Reflections on Greeks & Restaurants: Lessons in Life and Business

Reflections on Greeks & Restaurants:
Lessons in Life and Business

by Harry Mark Petrakis

Published in The National Herald, December 15, 2018


I am excited that The National Herald has given Hellenic Genealogy Geek the right to reprint articles that may be of interest to our group. 


Growing up in my father’s parish on Chicago’s South Side, I recall a disproportionate number of his parishioners owning restaurants, cafeterias and lunchrooms. My parents, siblings, and I often ate in them. They had distinctively American names such as Majestic, Cosmopolitan, New World but there were also homages to Greece such as Acropolis and Parthenon. 

There was an early period when the quality of meals in Greek restaurants was mocked. 

The other day I wandered in where angels fear to tread. I mean the greasy spoon where hungry gents are fed, Where spuds is spuds, and ham is ham what am. 

And the pork in the chicken salad is honest-to-goodness lamb. 

As the quality of food improved, the mocking ceased. 

As I grew older I would be asked by friends of other ethnicities why so many Greeks chose the restaurant business. There may be several explanations but I’ll share one.

At the beginning of the last century, coal mines flourished in the United States in Utah and Colorado and miners were needed. Labor agents traveled to Greece as well as other countries to conscript young men from the villages to work in the mines. The men often signed punitive labor contracts that indentured them for years, but there wasn’t any future for them if they remained in the villages.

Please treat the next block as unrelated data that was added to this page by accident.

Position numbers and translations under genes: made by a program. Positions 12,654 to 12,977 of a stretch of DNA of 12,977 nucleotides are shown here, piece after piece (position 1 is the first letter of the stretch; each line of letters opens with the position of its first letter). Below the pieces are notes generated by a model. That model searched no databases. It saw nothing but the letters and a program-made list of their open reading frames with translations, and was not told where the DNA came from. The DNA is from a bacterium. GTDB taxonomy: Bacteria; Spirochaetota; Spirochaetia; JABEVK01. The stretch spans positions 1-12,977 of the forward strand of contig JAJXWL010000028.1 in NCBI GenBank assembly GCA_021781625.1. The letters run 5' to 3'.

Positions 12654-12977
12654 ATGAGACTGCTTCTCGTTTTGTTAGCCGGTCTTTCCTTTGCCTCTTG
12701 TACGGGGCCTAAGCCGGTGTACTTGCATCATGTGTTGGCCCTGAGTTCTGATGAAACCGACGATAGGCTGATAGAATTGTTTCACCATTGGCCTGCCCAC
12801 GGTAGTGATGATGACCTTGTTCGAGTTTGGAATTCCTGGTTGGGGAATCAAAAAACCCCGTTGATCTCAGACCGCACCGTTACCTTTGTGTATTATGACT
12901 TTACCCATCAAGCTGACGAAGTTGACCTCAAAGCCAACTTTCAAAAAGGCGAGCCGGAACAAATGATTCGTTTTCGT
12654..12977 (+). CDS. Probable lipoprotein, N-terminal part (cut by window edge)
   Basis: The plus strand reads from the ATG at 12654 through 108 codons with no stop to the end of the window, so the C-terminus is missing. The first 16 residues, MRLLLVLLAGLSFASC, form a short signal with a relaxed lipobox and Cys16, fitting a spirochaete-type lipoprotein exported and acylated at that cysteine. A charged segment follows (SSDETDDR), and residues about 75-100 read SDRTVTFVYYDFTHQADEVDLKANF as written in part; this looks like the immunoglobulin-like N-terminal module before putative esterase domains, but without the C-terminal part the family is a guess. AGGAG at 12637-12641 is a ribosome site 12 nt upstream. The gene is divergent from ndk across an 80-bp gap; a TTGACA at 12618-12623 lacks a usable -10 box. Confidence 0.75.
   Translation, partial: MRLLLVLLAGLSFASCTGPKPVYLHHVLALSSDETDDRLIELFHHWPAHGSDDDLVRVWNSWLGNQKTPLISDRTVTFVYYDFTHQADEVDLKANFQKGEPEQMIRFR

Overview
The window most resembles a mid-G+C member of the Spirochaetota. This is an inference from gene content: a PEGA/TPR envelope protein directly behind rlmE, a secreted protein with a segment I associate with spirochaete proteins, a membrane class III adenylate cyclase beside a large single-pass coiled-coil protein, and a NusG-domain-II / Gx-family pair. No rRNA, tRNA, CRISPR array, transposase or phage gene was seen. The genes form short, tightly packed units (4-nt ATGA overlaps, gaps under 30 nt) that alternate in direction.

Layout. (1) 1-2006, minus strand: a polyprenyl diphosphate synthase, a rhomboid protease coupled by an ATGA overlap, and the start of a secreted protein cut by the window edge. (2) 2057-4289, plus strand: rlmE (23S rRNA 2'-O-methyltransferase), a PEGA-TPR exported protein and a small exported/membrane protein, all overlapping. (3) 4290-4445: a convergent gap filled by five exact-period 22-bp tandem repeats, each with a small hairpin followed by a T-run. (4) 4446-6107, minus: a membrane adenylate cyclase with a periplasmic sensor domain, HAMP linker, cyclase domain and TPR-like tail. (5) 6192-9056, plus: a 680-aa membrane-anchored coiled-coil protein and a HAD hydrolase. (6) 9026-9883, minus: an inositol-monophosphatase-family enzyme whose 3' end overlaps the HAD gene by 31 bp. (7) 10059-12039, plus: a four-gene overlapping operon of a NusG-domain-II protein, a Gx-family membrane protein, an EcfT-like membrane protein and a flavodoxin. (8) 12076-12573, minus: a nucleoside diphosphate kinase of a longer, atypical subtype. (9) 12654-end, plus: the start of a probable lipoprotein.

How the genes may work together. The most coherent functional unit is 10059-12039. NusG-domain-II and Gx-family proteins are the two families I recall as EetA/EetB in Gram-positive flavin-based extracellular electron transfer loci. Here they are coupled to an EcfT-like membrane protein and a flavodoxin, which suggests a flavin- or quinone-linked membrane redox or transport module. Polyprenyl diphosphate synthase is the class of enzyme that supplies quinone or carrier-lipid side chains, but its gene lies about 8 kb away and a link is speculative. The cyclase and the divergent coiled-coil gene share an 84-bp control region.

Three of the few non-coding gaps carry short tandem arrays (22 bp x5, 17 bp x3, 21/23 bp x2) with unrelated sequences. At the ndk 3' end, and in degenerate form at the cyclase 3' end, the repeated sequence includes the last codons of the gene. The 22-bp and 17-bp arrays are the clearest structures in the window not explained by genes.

In the mining communities, the men had to cook for themselves. Some of them proved more skilled at preparing food and since cooking was easier and less dangerous than mining, they started short order lunchrooms in abandoned shacks and empty freight cars. 

As men left the coalfields and moved to cities to open restaurants, they brought relatives from Greece to work with them. Often starting as dishwashers, the newcomers eventually opened cafes and restaurants of their own. Eateries operated by Greeks proliferated across the country. 

There was also an aura of inevitable success associated with Greeks and restaurants. I remember a saying from my boyhood “that all a Greek had to do to make money in a restaurant was stand by the cash register.” That myth of inevitable success motivated a good friend of mine, Charley and I to enter the restaurant business. 

Most restaurants we inspected were too expensive for our limited funds until we found a small four-table, eight-stool diner in a factory district and adjoining the Illinois Central railroad yards.